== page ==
LeBron James wanted to go home. Isaiah Thomas wanted to stay here, but he also wanted to be recognized as the Kings best point guard and a highly compensated starter for the foreseeable future, and that was the part that snagged the deal.
The Kings and Thomas stared into the same mirror and saw two different players, two different roles, too different salaries.
This three-year marriage officially ended Friday when Thomas signed a four-year, $27 million offer sheet with the Phoenix Suns, but it was doomed before tipoff. There was never a time OK, perhaps a fleeting moment during the ownership transition 15 months ago when members of the incoming front office envisioned the diminutive veteran as a top-tier floor leader, his considerable contributions and stubborn, dynamic presence notwithstanding.
But he was a player to root for, partly because at 5-foot-9, his success at the NBA level was so improbable, and also because he refused to accept he was anything less than a big-time player.
Thomas, whose contract was matched by the Kings and swapped to the Suns for a trade exception and forward Alexi Oriakhi, was a revelation almost the moment he arrived as the 60th pick in the 2011 NBA draft, a long shot to make the roster as a possible backup to high-profile rookie Jimmer Fredette.
We know how that went down. The same way all the other battles went down. Thomas, 25, outplayed Fredette from the opening minutes of training camp. A year later, he withstood challenges from Aaron Brooks and Toney Douglas. A year after that, he swiped playing time from Greivis Vasquez, the ailing, pass-first point guard who was obtained last offseason and immediately penciled into the lineup, only to be traded months later to Toronto.
Before a late-season injury sidelined him for the final weeks and he was replaced by rookie Ray McCallum, Thomas once again was the last point guard standing. He averaged 20.3 points and 6.3 assists, furthering his stature as a valuable combo guard, and more of a scorer than playmaker.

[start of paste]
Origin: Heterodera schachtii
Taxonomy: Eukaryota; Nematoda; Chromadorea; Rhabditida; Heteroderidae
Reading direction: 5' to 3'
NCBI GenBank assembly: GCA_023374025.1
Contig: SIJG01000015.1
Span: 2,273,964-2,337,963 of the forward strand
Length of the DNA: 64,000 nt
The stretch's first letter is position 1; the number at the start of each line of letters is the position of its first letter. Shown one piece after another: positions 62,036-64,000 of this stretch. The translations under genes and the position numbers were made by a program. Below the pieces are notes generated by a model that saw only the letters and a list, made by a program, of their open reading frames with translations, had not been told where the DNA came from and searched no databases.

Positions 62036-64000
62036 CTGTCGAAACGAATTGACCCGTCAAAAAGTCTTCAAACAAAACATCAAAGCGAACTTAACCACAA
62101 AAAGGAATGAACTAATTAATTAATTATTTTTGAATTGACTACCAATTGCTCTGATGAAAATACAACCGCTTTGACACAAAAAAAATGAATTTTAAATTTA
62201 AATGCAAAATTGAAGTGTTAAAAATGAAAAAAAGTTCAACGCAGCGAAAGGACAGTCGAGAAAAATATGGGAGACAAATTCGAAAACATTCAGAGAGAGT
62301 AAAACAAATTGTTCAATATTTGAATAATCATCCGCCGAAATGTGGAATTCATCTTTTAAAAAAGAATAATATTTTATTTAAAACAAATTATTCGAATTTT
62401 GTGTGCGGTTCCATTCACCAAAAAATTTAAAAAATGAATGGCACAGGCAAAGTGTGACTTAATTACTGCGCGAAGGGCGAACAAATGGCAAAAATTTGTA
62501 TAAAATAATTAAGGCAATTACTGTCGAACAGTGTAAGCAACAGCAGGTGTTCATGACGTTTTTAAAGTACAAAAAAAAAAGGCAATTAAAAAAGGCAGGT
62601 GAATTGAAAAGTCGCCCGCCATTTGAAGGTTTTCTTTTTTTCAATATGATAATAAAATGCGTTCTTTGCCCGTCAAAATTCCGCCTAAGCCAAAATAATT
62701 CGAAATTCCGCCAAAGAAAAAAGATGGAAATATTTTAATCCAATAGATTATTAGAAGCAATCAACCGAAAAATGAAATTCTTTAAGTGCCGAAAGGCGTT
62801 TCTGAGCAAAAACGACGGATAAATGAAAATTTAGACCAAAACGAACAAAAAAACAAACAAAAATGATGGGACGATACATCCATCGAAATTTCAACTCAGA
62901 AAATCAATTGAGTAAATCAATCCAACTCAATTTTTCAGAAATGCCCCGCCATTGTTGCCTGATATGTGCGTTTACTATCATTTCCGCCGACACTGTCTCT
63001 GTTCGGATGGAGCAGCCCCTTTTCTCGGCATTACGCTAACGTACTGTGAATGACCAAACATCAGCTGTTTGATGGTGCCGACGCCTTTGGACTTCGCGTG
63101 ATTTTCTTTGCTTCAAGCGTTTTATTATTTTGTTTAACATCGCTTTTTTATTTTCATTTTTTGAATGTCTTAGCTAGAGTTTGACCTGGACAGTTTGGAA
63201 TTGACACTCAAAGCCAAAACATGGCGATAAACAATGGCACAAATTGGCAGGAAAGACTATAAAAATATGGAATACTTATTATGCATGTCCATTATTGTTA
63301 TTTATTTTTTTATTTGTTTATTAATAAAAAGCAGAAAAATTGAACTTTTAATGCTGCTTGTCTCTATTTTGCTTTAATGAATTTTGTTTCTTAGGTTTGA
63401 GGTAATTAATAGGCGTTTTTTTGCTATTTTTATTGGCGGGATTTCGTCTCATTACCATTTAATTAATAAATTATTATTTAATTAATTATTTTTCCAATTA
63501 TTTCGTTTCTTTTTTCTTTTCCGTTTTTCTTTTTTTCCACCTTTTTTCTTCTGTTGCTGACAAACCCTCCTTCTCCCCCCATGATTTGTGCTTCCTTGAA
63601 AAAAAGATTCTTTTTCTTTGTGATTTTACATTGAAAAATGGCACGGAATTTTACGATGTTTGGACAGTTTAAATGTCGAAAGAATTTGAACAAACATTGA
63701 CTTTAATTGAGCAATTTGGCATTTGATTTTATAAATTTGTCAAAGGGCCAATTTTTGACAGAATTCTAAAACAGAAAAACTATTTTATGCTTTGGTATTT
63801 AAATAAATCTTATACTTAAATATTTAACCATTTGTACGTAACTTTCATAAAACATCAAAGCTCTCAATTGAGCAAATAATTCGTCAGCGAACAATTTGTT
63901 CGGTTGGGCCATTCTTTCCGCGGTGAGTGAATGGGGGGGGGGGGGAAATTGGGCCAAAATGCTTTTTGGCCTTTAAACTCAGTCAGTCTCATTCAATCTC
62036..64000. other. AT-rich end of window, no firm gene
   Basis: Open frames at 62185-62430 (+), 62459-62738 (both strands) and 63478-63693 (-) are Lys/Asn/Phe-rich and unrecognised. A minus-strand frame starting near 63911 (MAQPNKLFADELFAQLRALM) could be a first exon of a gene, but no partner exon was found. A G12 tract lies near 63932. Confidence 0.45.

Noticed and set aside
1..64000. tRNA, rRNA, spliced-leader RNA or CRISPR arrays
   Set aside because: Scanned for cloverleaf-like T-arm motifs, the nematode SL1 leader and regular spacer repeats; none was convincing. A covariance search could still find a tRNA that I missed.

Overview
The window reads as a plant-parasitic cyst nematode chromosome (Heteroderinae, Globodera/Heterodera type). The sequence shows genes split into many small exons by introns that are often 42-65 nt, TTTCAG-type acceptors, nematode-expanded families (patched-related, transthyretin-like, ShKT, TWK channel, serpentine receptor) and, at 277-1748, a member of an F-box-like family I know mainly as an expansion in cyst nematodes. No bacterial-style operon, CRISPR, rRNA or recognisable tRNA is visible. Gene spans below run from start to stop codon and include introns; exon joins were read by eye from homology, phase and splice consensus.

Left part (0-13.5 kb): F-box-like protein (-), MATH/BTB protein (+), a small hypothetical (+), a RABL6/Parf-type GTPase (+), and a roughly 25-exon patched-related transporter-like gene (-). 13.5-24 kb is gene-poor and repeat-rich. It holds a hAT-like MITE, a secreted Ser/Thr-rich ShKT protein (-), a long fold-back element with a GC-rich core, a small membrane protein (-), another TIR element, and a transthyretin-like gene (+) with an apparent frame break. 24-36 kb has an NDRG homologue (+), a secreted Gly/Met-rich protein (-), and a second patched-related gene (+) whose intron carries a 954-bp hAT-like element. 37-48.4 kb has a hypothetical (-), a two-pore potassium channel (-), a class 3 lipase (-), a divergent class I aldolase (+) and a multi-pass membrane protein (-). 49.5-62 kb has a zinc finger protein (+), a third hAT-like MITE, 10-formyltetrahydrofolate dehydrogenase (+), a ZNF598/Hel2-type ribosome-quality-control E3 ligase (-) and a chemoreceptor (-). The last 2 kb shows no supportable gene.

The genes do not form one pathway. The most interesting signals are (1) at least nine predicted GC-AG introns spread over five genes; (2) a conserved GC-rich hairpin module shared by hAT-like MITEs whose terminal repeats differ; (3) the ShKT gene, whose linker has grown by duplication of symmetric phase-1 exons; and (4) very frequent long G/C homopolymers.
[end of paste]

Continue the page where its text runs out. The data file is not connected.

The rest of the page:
But at what price? The Kings, who went into the offseason intent on upgrading the point guard position and unwavering in their need for more ball movers and playmakers, tried to move up in the first round and draft Louisiana-Lafayette point guard Elfrid Payton. When that failed, they pursued and signed Clippers free agent Darren Collison for three years and $16 million.
While Collison received mixed reviews as a distributor in his previous three stops (Indiana, Dallas, Clippers), he pressures the ball defensively and plays at a faster pace than the dribble-dominant Thomas. And that was a priority we set this summer, Kings general manager Pete DAlessandro said Saturday from Las Vegas.
Collisons price tag also makes more sense for a franchise seeking salary cap flexibility and hopeful of moving one or more of their current power forwards for an athletic shot blocker to play alongide DeMarcus Cousins. The $3.6 million trade exception included in the Suns deal is a tool often used to facilitate trades by closing the gap between swapped salaries.
We have some pieces, but we still have holes, said DAlessandro, and if were going to make impactful changes, we have to address that through trades. With the offer sheet Isaiah got (starting at $7 million) We wish Isaiah well and think he was fantastic for us. But we decided to maintain some flexibility moving forward, and with the acquisition of Darren, it became difficult to match that kind of money.
Interestingly, Thomas joins a crowded Phoenix backcourt that already includes starters Goran Dragic and Eric Bledsoe, a restricted free agent being pursued by several teams, but who is expected to be retained. Additionally, the Suns recently drafted point guard Tyler Ennis out of Syracuse.
At the very least, Thomas is seen as protection for both Bledsoe and Dragic, who becomes a free agent next offseason. And while his dream job remains elusive that of a starting point guard the popular former King joins a franchise that wants him and is compensating him accordingly. That gives him a new start, and another fighting chance.
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